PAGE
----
William Shakespeare: Cymbeline, Act IV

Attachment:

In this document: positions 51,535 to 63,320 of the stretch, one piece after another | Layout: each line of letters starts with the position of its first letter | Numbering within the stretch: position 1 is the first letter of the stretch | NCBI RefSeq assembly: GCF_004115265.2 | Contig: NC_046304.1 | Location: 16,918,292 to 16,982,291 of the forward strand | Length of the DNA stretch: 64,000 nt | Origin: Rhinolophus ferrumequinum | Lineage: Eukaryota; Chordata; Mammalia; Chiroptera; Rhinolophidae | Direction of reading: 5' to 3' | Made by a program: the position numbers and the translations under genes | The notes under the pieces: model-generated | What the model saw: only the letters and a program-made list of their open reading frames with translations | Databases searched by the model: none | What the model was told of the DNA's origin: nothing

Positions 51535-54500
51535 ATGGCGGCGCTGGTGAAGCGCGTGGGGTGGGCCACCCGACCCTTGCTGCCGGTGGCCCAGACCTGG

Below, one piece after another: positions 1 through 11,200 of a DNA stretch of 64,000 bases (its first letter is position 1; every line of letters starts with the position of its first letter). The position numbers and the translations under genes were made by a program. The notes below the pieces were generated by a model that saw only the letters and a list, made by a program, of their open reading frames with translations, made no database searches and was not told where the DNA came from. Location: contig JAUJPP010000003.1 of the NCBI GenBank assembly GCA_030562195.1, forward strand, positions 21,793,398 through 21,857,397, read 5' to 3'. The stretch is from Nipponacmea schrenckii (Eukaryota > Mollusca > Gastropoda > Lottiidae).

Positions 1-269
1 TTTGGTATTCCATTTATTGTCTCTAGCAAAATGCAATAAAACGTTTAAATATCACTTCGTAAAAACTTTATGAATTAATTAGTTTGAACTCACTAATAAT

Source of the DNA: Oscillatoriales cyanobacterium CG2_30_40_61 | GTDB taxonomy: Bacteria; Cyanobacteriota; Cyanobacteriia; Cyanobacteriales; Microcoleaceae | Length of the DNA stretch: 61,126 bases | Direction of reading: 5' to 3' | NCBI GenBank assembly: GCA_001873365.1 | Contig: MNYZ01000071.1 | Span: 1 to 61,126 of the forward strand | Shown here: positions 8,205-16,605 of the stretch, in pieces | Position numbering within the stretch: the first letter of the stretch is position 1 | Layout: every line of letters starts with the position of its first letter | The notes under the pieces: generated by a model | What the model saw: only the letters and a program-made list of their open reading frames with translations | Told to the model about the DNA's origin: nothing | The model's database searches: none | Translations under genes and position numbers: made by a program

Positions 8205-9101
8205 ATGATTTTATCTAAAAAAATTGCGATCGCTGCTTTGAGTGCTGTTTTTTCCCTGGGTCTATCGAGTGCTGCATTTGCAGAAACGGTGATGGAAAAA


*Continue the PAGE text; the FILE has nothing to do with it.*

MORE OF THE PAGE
I am near to the place where they should meet, if Pisanio have mapped it truly. How fit his garments serve me! Why should his mistress, who was made by him that made the tailor, not be fit too? the rather—saving reverence of the word—for 'tis said a woman's fitness comes by fits. Therein I must play the workman. I dare speak it to myself—for it is not vain-glory for a man and his glass to confer in his own chamber—I mean, the lines of my body are as well drawn as his; no less young, more strong, not beneath him in fortunes, beyond him in the advantage of the time, above him in birth, alike conversant in general services, and more remarkable in single oppositions: yet this imperceiverant thing loves him in my despite. What mortality is! Posthumus, thy head, which now is growing upon thy shoulders, shall within this hour be off; thy mistress enforced; thy garments cut to pieces before thy face: and all this done, spurn her home to her father; who may haply be a little angry for my so rough usage; but my mother, having power of his testiness, shall turn all into my commendations. My horse is tied up safe: out, sword, and to a sore purpose! Fortune, put them into my hand! This is the very description of their meeting-place; and the fellow dares not deceive me.